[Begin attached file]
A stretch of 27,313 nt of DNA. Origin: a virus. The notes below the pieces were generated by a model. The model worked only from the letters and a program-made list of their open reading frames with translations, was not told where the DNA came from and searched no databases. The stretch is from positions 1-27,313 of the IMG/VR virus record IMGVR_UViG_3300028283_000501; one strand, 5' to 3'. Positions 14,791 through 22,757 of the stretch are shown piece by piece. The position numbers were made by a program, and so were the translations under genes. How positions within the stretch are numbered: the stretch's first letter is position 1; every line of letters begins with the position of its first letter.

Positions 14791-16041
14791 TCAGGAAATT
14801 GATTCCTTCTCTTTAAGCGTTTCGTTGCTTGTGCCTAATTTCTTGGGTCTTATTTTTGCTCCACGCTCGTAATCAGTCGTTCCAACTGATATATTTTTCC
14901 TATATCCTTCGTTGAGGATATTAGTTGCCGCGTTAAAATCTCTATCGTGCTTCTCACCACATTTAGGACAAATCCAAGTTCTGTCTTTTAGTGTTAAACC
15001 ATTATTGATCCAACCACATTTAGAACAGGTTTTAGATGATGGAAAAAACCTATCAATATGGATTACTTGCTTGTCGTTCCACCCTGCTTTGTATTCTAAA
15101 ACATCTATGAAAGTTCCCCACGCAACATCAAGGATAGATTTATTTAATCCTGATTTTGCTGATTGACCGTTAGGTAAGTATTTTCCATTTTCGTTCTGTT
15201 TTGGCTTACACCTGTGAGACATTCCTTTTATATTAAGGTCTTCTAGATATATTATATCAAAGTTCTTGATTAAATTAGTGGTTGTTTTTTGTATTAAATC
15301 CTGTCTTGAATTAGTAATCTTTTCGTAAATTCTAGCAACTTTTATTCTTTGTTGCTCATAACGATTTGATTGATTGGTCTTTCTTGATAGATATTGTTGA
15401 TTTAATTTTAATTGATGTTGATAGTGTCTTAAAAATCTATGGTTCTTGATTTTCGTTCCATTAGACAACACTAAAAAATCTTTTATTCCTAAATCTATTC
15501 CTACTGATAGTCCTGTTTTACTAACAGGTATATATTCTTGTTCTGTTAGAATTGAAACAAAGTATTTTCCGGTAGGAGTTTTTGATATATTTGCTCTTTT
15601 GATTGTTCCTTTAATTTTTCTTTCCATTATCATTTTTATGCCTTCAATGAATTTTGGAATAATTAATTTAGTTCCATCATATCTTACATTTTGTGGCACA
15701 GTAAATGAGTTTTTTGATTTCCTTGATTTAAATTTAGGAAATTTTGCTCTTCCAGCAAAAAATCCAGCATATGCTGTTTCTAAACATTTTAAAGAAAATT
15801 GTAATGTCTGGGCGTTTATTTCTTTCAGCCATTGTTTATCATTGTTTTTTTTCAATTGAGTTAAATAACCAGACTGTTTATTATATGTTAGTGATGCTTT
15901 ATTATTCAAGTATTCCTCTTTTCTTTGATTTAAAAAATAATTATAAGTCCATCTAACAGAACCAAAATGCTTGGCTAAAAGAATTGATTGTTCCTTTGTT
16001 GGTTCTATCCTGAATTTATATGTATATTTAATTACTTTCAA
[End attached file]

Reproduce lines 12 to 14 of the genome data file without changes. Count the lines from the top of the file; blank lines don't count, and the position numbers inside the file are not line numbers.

15601 GATTGTTCCTTTAATTTTTCTTTCCATTATCATTTTTATGCCTTCAATGAATTTTGGAATAATTAATTTAGTTCCATCATATCTTACATTTTGTGGCACA
15701 GTAAATGAGTTTTTTGATTTCCTTGATTTAAATTTAGGAAATTTTGCTCTTCCAGCAAAAAATCCAGCATATGCTGTTTCTAAACATTTTAAAGAAAATT
15801 GTAATGTCTGGGCGTTTATTTCTTTCAGCCATTGTTTATCATTGTTTTTTTTCAATTGAGTTAAATAACCAGACTGTTTATTATATGTTAGTGATGCTTT